Migrations for 'something':
  something/migrations/0004_post_author_non_null.py
    - Alter field author on post
All done!

Running migrate will now run these three migrations and your model will have author without data loss.

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First you need to edit your models.py

# models.py
class Post(models.Model):
    name = models.CharField(max_length=100)
    email = models.CharField(max_length=100)
    gender = models.CharField(max_length=8, choices=THE_GENDER)
    number = models.CharField(max_length=100)
    author = models.ForeignKey(User, on_delete=models.CASCADE) # add new field

    def __str__(self):
        return self.name

Since you added new field author, you have to run makemigrations command and then the migrate command. During migrations, you may be asked to provide a default value for author field for existing Post instances. In that time, you can "interactively" provide values via Django shell. Any valid PK of User instances will be a valid input during the time. FYI: This is a onetime process

After that, change your home(...) view as,

from django.contrib.auth.decorators import login_required


@login_required
def home(request):
    form = post_form(request.POST or None)
    if form.is_valid():
        instance = form.save(commit=False)
        instance.auther = request.user
        instance.save()

    context = {
        "form": form
    }

    return render(request, "sms/home.html", context)

Note: You should use @login_required(...) decorator to get the authenticated user in request.user attribute.

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Your migration is tricky, because you want every Post related to a user. To workaround this you can do the following:

Add your new field with null=True models.ForeignKey(User, on_delete=models.CASCADE, null=True) then manage.py makemigrations then you have to decide what to do. Either (1) add authors to your existing posts by hand, or (2) delete them all

manage.py shell
from x.models import Post
from django.contrib.auth.models import User

# 1
user = User.objects.get(id=1) # get your user
Post.objects.all().update(author=user)

# or 2
Post.objects.all().delete()

then you can finally set your authors like you want them: models.ForeignKey(User, on_delete=models.CASCADE) again manage.py makemigrations

See the comments for more information

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You can handle this issue in different ways.

If there is no data, you can easily add the new field and run your migrations. You should be fine

If you already have posts, you can allow the field to be nullable, then run your migrations before going to populate it.

A more intuitive way of doing this especially if you already have data is to assign a user to the post while running the migrations.

First create a migration with the author field allowed to be null, then

author = models.ForeignKey(User, null=True, on_delete=models.CASCADE)

manage.py makemigrations manage.py migrate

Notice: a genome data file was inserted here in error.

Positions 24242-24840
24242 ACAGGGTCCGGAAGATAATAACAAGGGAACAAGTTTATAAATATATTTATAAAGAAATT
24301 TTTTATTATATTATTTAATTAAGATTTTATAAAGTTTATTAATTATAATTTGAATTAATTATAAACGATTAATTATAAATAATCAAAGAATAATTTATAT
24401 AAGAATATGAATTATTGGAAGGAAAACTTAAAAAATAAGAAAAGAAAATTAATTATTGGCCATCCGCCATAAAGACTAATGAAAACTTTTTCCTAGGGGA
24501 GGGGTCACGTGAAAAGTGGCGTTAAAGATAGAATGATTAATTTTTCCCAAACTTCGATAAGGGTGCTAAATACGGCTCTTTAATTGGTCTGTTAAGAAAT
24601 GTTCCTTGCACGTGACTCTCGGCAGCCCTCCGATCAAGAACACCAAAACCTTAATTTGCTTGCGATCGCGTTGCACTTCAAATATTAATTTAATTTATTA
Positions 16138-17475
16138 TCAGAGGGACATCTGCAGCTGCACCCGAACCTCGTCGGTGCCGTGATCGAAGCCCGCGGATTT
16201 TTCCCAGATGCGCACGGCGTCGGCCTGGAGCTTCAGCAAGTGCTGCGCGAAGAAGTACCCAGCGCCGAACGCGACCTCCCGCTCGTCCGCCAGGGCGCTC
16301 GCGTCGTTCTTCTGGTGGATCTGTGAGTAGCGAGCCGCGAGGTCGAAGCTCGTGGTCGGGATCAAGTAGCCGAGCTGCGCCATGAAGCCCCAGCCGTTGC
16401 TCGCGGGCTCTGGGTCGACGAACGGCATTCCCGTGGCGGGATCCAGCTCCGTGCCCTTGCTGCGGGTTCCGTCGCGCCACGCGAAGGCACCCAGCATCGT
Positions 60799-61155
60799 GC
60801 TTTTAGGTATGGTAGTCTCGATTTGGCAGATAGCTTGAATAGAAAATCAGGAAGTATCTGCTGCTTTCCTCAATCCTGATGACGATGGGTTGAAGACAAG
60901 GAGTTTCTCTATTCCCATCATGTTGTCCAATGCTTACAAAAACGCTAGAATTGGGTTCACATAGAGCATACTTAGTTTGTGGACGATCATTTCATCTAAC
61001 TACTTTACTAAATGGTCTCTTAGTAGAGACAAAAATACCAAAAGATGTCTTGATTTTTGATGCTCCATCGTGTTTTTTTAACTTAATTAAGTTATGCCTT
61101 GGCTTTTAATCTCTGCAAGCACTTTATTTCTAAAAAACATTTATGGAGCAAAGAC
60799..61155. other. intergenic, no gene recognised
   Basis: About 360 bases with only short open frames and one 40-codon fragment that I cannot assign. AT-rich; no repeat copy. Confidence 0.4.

after that, remove the null attribute.

author = models.ForeignKey(User, on_delete=models.CASCADE)

manage.py makemigrations

open the migration file now generated which will be which you will modify with a custom method like below and run migrate after that.

from django.db import migrations, models


# create custom method
def add_author(apps, schema_editor):
    User = apps.get_model('auth', 'User')  
    Post = apps.get_model('something', 'Post')  
    posts = Post.objects.all()
    author = User.object.get(id=1) # whichever user you want to use as the author
    for post in posts:
        post.author = author
        post.save()

class Migration(migrations.Migration):

    dependencies = [
        ('posts', '00000000'),
    ]

    operations = [
        migrations.RunPython(add_author), # this will run the method above
        migrations.AlterField(
            model_name='post',
            name='author',
            field=models.ForeignKeyField...,
        ),

    ]

check this link for a more detailed explanation of how this works

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Comments
  • if you haven't created any posts yet, you can go ahead and add the author, also you don't need to change anything in the admin
  • Can you add your views.py as well?
  • @Bernard'BetaBerlin'Parah I made two post. Can I go to the admin page and delete both and than add the author or it will bug the project?
  • @ArakkalAbu Yes, I added the views,py
  • wait, don't do anything yet. I will show you the best way to handle this incase you ever encounter it
  • I love this method too
  • Thansk you a lot for the clear explination. It worked.
  • Thanks for the answer. Ill check it out in a couples of minutes
  • This does not take into account the migration needing a default value for author...
  • If i run this command on the manage.py shell after I made the migrations post_1 = Post(name="oliver", email="oliver@gmail.com", gender="Monsieur", author=user) Would it work fine?
  • @tiberhockey You will be asked to give a default value for existing rows. In that time you can provide any valid PK's of existing User' instance.
  • @AKX I have updated the answer :) I hope it conveys info.
  • No, deleting data is never the right option. Instead, for migrations that need to add a foreign key, the correct method is to add the FK as nullable, then add a data migration (migrations.RunPython/migrations.RunSQL) that figures out a suitable value, then remove null=True off the FK and generate a migration again.